Brainstorm Careers

What it is: This phase is about taking your Ideal Job Description and coming up with as many possible career/job matches as possible. You do not evaluate the idea in this phase, just come up with the idea.

 

Go for quantity not quality. Because this is about brainstorming, go for high numbers of potential careers. The list will be narrowed down later.

 

They are not 100% matches. Some ideas might match 80% of your criteria, some might only match 40%. That’s ok.

 

There are no restrictions. When you are in the brainstorming phase, acknowledge your secret dreams. Aspirational examples might be:

  • Professional athlete

  • YouTuber

  • Mermaid

 

Write them all down! Not because we think you’ll actually become a mermaid, but because it’s good to understand what draws you to these other careers and how you might bring those aspects into your life.

  • Do you want to live near the ocean?

  • Do you want to be able to swim 3 times a week?

  • Do you want to have a side hobby of doing hair and makeup?

 

Don’t know enough careers to properly brainstorm?

 

Different ways to brainstorm

 

List of Jobs (Pantherville)

Explore our map to read through a list of companies and jobs compiled by your Eastside career coaches! Which seem most interesting to you and why?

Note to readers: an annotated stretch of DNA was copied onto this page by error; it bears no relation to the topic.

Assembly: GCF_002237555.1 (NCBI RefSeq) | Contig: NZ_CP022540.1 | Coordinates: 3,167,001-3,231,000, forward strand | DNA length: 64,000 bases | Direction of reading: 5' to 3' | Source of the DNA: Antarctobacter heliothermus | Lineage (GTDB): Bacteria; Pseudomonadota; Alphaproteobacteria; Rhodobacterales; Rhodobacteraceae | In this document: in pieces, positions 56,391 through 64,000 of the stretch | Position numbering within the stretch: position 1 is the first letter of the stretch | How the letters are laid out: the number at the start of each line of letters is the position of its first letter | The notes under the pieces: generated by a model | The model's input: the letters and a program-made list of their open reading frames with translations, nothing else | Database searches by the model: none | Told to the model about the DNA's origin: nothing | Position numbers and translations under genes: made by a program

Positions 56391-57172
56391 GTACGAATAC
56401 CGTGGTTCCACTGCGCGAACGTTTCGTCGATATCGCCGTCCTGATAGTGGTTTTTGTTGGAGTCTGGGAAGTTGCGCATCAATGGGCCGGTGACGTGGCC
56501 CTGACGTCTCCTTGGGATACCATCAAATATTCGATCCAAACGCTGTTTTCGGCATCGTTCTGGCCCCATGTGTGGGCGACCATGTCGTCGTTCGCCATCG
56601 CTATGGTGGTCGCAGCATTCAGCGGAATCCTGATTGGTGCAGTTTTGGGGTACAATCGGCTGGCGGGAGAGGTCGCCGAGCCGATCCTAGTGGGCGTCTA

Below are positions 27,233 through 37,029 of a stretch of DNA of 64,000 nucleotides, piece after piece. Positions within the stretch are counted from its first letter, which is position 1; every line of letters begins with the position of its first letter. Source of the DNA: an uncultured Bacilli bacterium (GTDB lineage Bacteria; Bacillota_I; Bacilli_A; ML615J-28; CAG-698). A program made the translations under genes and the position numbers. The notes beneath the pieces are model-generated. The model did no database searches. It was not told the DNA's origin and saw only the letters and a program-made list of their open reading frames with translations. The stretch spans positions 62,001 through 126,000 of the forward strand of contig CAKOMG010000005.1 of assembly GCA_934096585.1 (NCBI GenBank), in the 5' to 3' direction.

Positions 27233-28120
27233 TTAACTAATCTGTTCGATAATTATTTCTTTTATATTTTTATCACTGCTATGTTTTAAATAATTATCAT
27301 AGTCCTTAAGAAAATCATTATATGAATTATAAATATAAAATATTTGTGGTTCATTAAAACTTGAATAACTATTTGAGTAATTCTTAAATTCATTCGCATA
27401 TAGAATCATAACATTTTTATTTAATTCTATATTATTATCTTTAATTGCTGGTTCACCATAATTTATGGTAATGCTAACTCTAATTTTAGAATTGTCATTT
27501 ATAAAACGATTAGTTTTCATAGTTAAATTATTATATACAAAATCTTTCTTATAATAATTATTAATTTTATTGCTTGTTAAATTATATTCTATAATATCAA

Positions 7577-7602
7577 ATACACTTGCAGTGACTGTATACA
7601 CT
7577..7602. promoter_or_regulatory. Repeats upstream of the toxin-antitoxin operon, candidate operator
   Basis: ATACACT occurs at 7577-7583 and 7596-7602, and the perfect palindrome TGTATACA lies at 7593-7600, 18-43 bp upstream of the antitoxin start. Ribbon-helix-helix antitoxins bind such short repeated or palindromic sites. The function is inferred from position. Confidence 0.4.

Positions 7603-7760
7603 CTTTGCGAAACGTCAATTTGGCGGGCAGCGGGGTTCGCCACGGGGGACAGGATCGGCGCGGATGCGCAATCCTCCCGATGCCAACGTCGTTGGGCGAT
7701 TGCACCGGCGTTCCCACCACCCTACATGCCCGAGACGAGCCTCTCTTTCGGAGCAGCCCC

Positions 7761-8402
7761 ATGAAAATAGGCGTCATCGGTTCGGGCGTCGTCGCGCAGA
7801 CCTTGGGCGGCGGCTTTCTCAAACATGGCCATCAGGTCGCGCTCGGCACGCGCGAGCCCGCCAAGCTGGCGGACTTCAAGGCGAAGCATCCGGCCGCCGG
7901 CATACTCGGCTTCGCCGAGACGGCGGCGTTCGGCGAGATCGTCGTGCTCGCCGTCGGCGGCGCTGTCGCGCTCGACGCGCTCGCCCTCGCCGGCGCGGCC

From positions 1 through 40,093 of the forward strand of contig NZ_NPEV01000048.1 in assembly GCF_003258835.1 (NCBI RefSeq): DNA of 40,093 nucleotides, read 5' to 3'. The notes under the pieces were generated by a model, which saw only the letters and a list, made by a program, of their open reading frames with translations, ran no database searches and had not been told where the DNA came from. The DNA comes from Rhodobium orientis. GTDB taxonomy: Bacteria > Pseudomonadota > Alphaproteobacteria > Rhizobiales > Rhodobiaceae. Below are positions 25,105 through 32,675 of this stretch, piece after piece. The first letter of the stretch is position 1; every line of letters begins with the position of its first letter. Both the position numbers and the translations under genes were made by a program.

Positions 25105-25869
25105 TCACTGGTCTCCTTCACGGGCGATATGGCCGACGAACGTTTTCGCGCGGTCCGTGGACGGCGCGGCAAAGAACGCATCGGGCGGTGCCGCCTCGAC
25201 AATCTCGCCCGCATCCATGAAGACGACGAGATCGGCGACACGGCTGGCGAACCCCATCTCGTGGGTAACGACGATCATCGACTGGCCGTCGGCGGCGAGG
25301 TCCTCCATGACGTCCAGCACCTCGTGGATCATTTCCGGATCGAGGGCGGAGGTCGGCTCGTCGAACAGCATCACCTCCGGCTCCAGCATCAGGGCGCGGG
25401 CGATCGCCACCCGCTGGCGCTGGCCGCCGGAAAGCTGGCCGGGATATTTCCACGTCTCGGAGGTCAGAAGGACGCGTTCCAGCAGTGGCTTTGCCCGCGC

Use Online tools

  • My Next Move- Answer a series of questions and this tool will suggest many different careers that might be a good fit for you.

  • O*Net- This is a great resource to just search careers, regardless of whether you took their assessment.

 

LinkedIn

Search keywords that are interesting to you (from your Ideal Job Description). Look at:

  • People’s profiles to see what job they have and jobs they’ve had in the past.

  • Job postings to identify job titles that might be interesting to you.

 

Talking to people

  1. Boil down the most important aspects (from the skills and interests section) of your Ideal Job Description into a few bullets.

  2. Ask a wide variety of people— after they listen to what you are interested in— if they know of any jobs or careers that meet any of those criteria. That, in combination with what they already know about you (e.g. values, personality traits, etc.), can be insightful

    • Examples:

      • I love being creative in photography, video, and editing. I also love building relationships with people and communicating. Do you know of any career paths or jobs that require those skills?

      • I love analyzing data, looking for trends, and using numbers to make things more efficient. I’m interested in the tech and automotive industries, but not restricted to only those two. Do you know any career paths or jobs where I could do that?

      • I enjoy listening to people’s problems, giving advice and building relationships. I’m very passionate about giving back to my community and would love to help women and children who are low-income, immigrants, and possibly survivors of domestic abuse. Do you know of any career paths or jobs that use those skills and/or help that population?

  3. If they offer suggestions:

    • Write the names of the careers down.

    • Ask if they know anyone in those careers and if you could talk to them.

 

After you find careers that are interesting to you, write them down and share them with your Eastside Career Coach.